Figuring out how to market whatever issue a civic organization decides to raise is important, Weaver asserted. He gave several examples:
When the Citizens League developed the concept that became the Fiscal Disparities law in 1971, the League and others advocating for the idea didn't talk about the minutiae of how the program would work, Weaver said. The hook in gaining public support was that the law would encourage cities throughout the region to have parks and open space, rather than competing for the next big power plant to enrich their tax base.
Weaver said advocates for the Minnesota Legacy Amendment, which was approved by voters in 2008, ran a very effective campaign. The constitutional amendment raised the state sales tax to put money into a fund for arts and culture, wildlife, clean water and more. "They didn't market that around the arts," he said. "No one mentioned the Guthrie Theater. Broadly, it was about clean water. That's what sold that amendment. That was a very effective marketing tool."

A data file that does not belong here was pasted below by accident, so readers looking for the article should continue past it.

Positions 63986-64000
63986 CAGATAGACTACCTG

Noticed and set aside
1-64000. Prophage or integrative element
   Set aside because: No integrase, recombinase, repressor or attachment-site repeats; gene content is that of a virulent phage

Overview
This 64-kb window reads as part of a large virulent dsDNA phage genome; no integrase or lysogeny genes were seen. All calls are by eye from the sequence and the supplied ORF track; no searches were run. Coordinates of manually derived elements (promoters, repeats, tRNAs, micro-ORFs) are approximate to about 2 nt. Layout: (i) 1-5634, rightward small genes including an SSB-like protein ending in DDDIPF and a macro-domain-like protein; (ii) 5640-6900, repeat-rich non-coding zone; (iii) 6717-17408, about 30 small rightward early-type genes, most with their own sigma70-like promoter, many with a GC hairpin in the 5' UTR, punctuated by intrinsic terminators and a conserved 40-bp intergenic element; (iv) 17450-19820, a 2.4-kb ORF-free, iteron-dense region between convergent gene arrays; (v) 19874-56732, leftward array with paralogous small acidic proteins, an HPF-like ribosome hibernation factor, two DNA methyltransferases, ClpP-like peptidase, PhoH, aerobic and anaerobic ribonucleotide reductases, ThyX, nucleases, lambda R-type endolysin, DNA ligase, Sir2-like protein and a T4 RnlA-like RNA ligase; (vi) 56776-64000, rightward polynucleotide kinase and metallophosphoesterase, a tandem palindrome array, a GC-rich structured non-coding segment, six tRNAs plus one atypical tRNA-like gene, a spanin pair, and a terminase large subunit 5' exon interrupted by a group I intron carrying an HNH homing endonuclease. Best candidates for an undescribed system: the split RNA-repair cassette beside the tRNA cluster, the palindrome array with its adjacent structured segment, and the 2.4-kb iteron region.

Weaver said people working against the 2012 Minnesota Marriage Amendment, which would have banned gay marriage, talked about the importance of the institution of marriage, rather than focusing on gay marriage alone. He said that's what defeated the amendment.
Sophisticated marketing is different today, Weaver remarked. Groups need to deal with social media, which he called a big change and a challenge for civic organizations. And in the old days, an organization might have been the only one with a certain idea. "Now there are a million people with opinions on both sides of an issue," he said. A proposal must be presented in simple terms and it must be unique. "It better have some angle or avenue that others don't jump into," Weaver declared.
Even if individuals or groups do everything right in dealing with a topic, coming up with a proposal and getting public support, they still might fail because of strong lobbying presence at the Legislature. Weaver offered several examples: